In a Dec. 18 interview with Timothy P. White, chancellor of the California State University System, Fauci, director of the National Institute of Allergy and Infectious Diseases, said he will encourage the prioritization of teachers when he becomes Biden’s chief pandemic adviser in a few weeks.

“It is extremely important to get children back into school and kept in school, and the idea of vaccinating teachers is very high up in the priority as well as surveillance in the schools so you can get a good feel for the penetration of infection, which hopefully will continue to be low and not have to shut down every time you get a student that’s infected,” he said.

He said he hopes that by the time the 2021-2022 school year begins this coming fall, enough people will have been vaccinated. “I think we could be in good shape, and so I am cautiously optimistic that we can do that and get back to some form of normality,” he said.

In California, Gov. Gavin Newsom (D) on Dec. 31 announced a plan for reopening elementary schools that would give vaccine priority to teachers and said he wants the youngest students and those with special needs back in classrooms in February. He said he would ask the legislature to spend $2 billion to help schools take the steps necessary in schools to get them to reopen.

But Austin Beutner, superintendent of the Los Angeles Unified School District, which serves nearly 600,000 students, said in a recent interview that vaccines alone will not ensure that schools can automatically reopen, if community transmission rates remain high. Even vaccinated people can spread the coronavirus, he said, and it will take a long time for everybody to get vaccinated.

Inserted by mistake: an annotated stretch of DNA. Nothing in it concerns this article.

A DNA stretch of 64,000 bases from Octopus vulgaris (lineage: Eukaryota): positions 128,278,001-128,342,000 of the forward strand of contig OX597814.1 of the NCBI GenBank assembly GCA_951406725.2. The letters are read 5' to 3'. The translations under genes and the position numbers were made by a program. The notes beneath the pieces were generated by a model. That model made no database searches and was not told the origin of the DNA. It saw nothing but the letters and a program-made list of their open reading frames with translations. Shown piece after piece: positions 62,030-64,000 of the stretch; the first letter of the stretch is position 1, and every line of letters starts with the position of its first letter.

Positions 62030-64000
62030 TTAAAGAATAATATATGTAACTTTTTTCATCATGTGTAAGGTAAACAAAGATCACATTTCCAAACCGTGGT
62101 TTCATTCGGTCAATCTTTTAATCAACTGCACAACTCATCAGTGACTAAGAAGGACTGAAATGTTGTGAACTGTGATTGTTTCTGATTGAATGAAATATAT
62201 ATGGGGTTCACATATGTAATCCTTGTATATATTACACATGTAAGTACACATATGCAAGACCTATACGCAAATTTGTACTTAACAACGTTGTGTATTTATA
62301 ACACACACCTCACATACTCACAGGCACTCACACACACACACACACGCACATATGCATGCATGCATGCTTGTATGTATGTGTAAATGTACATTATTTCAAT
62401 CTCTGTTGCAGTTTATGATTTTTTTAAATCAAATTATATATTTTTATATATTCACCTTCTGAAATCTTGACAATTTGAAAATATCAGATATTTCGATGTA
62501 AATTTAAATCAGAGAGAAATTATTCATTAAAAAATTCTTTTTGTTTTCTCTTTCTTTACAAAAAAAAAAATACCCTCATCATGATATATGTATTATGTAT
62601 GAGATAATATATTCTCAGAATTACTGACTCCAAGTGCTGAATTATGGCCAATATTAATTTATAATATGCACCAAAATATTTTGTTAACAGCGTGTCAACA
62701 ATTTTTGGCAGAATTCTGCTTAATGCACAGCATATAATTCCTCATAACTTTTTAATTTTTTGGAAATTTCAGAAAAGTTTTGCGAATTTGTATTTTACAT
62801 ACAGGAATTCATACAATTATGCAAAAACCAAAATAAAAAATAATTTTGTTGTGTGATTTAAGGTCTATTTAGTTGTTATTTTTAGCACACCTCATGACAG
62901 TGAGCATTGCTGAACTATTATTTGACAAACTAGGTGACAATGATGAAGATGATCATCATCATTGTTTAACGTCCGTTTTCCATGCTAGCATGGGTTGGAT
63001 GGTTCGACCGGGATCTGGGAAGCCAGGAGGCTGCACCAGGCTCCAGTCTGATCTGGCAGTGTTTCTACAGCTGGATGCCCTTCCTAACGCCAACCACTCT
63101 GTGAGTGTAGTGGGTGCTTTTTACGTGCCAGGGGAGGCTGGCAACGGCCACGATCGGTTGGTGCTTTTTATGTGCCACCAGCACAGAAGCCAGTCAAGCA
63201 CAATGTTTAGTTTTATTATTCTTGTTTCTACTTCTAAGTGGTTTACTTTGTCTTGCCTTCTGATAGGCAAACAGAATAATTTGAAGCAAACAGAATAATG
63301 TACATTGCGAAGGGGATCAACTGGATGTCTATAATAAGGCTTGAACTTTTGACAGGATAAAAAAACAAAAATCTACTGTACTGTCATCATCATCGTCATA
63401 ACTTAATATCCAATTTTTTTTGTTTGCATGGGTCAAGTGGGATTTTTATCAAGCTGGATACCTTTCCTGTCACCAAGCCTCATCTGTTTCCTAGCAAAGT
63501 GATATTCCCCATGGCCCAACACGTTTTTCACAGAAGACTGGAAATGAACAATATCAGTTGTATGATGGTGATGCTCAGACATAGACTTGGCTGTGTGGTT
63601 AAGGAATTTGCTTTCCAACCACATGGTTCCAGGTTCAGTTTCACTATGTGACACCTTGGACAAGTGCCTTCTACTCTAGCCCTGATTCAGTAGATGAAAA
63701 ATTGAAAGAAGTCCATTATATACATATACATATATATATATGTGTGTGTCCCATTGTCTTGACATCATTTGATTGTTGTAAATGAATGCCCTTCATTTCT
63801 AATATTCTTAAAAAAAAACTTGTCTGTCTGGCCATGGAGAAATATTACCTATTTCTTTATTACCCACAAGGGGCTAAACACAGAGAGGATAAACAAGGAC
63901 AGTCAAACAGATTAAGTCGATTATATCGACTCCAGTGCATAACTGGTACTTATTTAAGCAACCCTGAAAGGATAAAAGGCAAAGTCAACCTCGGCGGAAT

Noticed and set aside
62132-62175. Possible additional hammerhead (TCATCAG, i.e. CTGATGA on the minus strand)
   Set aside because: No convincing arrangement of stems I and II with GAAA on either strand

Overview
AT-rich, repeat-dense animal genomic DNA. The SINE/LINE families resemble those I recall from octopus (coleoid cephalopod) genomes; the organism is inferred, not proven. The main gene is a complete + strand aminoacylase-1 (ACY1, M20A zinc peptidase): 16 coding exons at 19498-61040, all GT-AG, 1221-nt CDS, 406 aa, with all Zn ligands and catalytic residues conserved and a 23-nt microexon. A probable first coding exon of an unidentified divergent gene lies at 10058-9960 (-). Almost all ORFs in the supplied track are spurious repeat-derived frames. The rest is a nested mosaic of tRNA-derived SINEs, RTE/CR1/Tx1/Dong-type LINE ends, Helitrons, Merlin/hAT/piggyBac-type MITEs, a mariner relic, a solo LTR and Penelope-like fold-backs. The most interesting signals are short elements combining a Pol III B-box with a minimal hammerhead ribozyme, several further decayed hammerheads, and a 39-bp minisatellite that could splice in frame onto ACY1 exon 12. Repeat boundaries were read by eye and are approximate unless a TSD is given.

“So we are a long way from having students and staff in school,” he said.

Randi Weingarten, president of the American Federation of Teachers, the second-largest teachers union in the country, agreed in a recent interview that it would take time to vaccinate all teachers, and she said some teachers should get inoculated before others.

“Teacher vaccinations and ultimately student vaccinations, when it is found to be safe, should be aligning with the reopening of schools,” Weingarten said. “To the extent that you are focused on reopening elementary schools, teachers in those places should be offered the priority of places in January and February. There is that alignment. We understand that teachers and students should have the added need and protection more at the front end of the prioritizing after health-care workers and the elderly, who are so at risk.

“But you are not going to vaccinate 3 million people at the same time,” she said, referring to an estimate of the number of working full-time teachers. “So the priority should be the schools that are reopening and the educators that are going into those schools.”

Zachary Patterson, a student member of the Board of Education in the San Diego Unified School District, said neither the new stimulus money nor the vaccine are silver bullets to reopening schools

“A full reopening will be most strongly correlated to infection rates,” he said in an email. “Obviously, the biggest determination in reopening has been the safety of teachers, students and family. While vaccine distribution may be occurring, it is difficult to tell to what extent teachers will be prioritized.

“While I do have hope that students will fully return to school during this school year, I am not sure if this change will happen as quickly as all of us will hope,” he said.